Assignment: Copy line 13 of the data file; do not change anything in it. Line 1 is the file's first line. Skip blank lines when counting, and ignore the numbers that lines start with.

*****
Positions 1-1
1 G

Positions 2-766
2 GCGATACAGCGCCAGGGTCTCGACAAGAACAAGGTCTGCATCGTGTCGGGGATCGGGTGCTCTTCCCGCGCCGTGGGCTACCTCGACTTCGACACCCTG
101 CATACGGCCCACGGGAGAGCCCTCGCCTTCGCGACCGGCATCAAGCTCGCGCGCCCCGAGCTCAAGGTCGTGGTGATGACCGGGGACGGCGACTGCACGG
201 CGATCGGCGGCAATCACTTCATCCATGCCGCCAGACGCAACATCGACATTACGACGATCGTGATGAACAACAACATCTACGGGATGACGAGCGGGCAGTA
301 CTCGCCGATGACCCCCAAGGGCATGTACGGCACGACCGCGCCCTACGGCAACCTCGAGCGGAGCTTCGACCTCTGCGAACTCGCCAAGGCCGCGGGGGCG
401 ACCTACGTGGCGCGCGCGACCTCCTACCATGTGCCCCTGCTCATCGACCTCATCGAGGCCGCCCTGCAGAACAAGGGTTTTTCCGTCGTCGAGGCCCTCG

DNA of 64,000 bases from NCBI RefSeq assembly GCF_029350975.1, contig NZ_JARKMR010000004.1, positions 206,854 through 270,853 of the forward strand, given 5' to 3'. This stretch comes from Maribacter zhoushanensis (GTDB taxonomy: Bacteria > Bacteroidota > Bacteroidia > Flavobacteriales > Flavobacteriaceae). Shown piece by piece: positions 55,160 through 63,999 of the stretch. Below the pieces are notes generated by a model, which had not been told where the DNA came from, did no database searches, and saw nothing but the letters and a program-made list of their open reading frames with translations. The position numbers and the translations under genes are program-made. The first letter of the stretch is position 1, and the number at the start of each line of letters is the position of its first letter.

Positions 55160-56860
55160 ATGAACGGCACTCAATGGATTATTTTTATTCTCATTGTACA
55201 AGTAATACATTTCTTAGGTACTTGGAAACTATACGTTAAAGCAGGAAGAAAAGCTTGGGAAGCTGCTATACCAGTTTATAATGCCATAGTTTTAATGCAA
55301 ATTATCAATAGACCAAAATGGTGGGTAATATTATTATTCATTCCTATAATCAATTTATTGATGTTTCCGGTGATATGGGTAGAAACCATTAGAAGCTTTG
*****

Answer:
55301 ATTATCAATAGACCAAAATGGTGGGTAATATTATTATTCATTCCTATAATCAATTTATTGATGTTTCCGGTGATATGGGTAGAAACCATTAGAAGCTTTG